Linn County Covered Bridges
Is it time for you to escape the hustle and bustle of everyday city life? Perhaps to unwind on a backcountry byway that will take you into a chapter of Oregon history?
I am a big fan of Oregon’s little roads; you know, the ones without numbers. Linn County has a few and sometimes these roadways let you set your clock back too – on a journey into unexpected bliss!
It feels like a Huck Finn sort-of -world at Shimanek Covered Bridge – a gorgeous beauty decked out in “Navajo Red” colored paint and it spans Thomas Creek.
Safety is important these days because traffic roars past at a shattering pace – a far cry from slower days of the past century. Still, there are other covered bridges that are off the beaten path and hint of bygone times. For example, Hannah Covered Bridge is picture-postcard perfect!
This stunning whitewashed covered bridge was built in 1936 and offers a bit of a Norman Rockwell kind of American moment. As you will see, there is plenty of water running under the Covered Bridges of Linn County, so don’t be surprised if you end up at Oregon Department of Fish and Wildlife’s Roaring River Hatchery. This is a place that raises really whoppers – the kind with fins. Seventy percent of Oregon’s catchable hatchery trout are raised at Roaring River Hatchery.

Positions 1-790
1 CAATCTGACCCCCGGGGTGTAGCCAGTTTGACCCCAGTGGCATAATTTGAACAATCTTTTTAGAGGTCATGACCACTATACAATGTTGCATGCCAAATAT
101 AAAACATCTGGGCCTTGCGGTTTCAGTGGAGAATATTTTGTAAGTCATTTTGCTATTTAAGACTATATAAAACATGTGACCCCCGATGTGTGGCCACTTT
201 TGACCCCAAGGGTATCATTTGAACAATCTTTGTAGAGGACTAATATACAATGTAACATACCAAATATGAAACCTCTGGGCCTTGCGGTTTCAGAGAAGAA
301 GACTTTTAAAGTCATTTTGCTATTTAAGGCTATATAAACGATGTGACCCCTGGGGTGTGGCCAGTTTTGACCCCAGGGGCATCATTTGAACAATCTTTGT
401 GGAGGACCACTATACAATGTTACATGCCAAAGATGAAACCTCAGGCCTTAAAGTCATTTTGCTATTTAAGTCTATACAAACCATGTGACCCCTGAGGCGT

Last winter, we showed viewers how that energy is put into action when we visited a classroom full of enthusiastic students at Banks Elementary School You see, Roaring River Hatchery donates 100,000 trout eggs to hundreds of Oregon classrooms where the youngsters raise the eggs into baby fish. It’s a successful and unique environmental education program called “Eggs to Fry.”
Not far from the Roaring River Hatchery, you’ll enjoy a chance to relax at Larwood Wayside – only site in the state where a river flows into a creek. It’s called Crabtree Creek and it is where you will find Larwood Covered Bridge and it was built seventy years ago.
Oregon has more (49 authentic) Covered Bridges than anywhere else in the country, so it is something all Oregonians should be proud of so folks should get out to see and enjoy them.
About the Author: Grant McOmie
Grant McOmie is a Pacific Northwest broadcast journalist, teacher and author who writes and produces stories and special programs about the people, places, outdoor activities and environmental issues of the Pacific Northwest. A fifth generation Oregon native, Grant’s roots run deepest in the central Oregon region near Prineville and Redmond where his family continues to live.